A top lawyer at News Corp. tabloids told jurors today that he was never asked to give an opinion on the legality of phone hacking and was assured that it only took place at the News of the World.
Justin Walford, who has worked at News Corp. (NWSA)’s U.K. unit since 2005, said that he was told that phone hacking didn’t take place at the company’s daily Sun tabloid. He also praised two of the tabloid editors on trial in the case, Rebekah Brooks and Andy Coulson.
Brooks “was a demanding editor,” said Walford, who worked with the 45-year-old Brooks while she was editor of the Sun. “She was passionate about the paper. We had many an argument about what went into the paper.”
Brooks, who later became chief executive officer of News Corp.’s U.K. unit, and the 45-year-old Coulson are among eight people on trial over phone hacking and bribes to public officials. News Corp. Chairman Rupert Murdoch closed the News of the World in 2011 to defuse a scandal over revelations that journalists had hacked the phone of a missing teenager, who was later found murdered.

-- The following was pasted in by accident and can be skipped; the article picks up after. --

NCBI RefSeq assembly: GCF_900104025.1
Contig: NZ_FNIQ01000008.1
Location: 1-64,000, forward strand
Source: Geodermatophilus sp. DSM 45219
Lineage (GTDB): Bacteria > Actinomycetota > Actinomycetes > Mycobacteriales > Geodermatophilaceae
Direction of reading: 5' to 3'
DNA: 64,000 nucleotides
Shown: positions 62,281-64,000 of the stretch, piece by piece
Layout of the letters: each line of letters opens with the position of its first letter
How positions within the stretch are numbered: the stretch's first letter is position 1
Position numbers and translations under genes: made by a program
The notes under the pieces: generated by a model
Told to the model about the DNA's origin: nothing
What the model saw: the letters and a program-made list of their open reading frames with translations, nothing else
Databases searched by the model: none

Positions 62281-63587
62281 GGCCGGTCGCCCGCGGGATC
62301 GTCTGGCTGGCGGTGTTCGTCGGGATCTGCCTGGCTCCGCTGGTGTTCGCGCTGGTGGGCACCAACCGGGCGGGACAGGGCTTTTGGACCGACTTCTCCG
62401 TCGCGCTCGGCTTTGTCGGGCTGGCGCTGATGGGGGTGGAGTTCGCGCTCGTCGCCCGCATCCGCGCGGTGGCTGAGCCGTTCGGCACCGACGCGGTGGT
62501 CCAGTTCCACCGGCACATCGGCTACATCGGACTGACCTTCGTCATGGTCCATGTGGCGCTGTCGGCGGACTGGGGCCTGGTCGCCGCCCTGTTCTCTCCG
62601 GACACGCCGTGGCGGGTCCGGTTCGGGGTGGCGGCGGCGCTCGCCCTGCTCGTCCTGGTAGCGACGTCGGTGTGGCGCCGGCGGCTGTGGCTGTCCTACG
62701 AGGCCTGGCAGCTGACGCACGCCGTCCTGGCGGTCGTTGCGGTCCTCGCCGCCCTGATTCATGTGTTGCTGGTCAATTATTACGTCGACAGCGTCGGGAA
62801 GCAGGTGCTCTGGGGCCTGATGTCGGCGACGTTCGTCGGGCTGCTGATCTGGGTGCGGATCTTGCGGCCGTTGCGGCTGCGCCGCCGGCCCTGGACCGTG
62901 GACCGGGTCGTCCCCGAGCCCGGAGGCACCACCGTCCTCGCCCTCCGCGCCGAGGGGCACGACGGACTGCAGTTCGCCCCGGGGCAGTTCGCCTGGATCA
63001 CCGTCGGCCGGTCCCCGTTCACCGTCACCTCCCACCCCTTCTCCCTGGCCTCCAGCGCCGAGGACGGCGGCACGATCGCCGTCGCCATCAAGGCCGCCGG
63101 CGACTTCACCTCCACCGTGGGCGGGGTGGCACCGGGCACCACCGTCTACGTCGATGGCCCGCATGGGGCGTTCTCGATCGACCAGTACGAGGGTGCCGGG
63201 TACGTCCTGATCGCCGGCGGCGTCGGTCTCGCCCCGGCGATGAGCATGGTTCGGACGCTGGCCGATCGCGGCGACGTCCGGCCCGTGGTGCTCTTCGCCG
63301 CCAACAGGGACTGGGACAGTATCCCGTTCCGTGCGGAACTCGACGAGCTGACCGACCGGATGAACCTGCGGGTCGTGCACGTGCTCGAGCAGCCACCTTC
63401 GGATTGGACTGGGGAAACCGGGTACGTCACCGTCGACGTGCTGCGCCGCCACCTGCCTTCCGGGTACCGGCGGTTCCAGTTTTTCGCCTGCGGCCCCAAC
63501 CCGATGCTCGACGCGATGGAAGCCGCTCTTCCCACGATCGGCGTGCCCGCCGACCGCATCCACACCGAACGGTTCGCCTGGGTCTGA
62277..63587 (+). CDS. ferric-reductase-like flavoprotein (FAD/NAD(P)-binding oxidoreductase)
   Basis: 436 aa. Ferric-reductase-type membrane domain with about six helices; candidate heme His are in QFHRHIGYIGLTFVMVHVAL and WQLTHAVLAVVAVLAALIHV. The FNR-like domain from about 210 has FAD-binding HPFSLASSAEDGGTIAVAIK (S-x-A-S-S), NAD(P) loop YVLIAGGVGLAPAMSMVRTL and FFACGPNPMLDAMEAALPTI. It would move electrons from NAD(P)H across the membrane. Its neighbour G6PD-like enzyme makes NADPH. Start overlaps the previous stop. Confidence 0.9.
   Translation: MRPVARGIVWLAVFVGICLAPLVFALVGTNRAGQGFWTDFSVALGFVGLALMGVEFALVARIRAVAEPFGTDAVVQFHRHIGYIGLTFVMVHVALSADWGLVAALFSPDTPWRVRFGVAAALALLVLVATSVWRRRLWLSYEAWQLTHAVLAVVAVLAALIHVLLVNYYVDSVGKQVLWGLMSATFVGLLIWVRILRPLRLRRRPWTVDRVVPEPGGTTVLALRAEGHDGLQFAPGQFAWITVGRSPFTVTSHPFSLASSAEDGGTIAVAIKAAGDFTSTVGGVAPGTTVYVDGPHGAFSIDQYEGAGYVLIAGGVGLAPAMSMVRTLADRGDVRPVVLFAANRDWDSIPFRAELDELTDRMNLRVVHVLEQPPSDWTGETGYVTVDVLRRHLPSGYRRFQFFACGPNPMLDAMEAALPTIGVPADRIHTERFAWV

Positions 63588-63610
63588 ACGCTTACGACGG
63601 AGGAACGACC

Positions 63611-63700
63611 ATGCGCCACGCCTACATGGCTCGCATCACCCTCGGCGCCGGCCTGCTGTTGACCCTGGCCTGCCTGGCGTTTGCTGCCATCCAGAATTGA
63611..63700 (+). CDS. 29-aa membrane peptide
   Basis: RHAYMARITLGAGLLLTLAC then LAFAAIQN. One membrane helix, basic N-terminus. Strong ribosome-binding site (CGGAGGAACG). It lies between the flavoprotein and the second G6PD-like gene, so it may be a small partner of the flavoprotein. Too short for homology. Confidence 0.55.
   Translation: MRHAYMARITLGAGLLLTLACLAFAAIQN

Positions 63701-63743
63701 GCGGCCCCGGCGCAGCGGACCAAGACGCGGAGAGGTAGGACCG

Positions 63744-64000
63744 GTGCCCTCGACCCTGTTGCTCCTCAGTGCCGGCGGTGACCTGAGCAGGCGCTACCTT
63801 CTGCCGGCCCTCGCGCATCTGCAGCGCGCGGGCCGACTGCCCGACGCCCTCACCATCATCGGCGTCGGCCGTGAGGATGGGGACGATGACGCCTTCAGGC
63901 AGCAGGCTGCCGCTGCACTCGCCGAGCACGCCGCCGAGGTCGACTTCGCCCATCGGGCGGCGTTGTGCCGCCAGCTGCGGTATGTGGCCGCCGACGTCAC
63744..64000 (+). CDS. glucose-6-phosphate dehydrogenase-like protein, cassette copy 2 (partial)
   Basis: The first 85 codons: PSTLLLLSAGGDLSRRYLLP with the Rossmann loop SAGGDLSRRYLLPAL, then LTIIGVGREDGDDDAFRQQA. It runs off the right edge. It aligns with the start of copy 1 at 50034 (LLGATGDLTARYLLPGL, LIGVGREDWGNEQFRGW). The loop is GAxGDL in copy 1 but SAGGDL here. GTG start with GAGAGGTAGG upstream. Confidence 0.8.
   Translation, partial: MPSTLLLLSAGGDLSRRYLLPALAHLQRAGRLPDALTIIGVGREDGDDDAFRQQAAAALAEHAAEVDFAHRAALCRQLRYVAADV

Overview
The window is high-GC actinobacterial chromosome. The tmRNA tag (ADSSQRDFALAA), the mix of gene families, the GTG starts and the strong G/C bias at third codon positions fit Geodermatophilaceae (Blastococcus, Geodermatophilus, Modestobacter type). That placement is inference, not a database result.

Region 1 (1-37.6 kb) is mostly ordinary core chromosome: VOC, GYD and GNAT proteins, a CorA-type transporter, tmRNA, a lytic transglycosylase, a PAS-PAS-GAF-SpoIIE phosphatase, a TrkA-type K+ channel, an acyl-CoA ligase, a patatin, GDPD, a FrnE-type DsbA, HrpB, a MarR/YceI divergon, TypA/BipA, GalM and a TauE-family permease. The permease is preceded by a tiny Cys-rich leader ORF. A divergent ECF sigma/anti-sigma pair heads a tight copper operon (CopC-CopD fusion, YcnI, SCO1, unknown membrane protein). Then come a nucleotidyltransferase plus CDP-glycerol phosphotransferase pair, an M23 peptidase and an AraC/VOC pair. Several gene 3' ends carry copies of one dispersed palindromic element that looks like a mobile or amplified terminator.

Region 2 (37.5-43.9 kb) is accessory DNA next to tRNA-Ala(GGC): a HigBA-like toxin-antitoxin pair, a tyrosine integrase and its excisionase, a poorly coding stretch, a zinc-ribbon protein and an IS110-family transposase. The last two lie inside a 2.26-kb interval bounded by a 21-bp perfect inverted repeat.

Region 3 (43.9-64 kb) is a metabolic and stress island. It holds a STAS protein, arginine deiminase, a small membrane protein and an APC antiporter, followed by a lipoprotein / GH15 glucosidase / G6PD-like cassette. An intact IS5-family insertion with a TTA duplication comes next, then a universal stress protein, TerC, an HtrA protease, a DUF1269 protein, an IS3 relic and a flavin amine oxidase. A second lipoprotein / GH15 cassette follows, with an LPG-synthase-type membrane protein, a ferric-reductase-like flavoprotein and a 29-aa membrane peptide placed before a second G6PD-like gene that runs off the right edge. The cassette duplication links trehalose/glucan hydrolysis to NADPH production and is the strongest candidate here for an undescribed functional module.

While the News of the World was the center of phone-hacking allegations in the case, journalists at the Sun are accused by prosecutors of paying bribes for stories.
Walford said that as a lawyer, he didn’t try to find out the name of the source for stories.
“Editors will push the lawyer to agree the copy they have let into the paper,” he said. “But I have never felt undue financial pressure or anything like that.”
Other defendants include Stuart Kuttner, the 73-year-old former managing editor of the News of the World, and Ian Edmondson, a 44-year-old former news editor, who are both accused of phone hacking. Clive Goodman, 56, is charged with conspiring to commit misconduct in a public office while he was the royal reporter at the News of the World.
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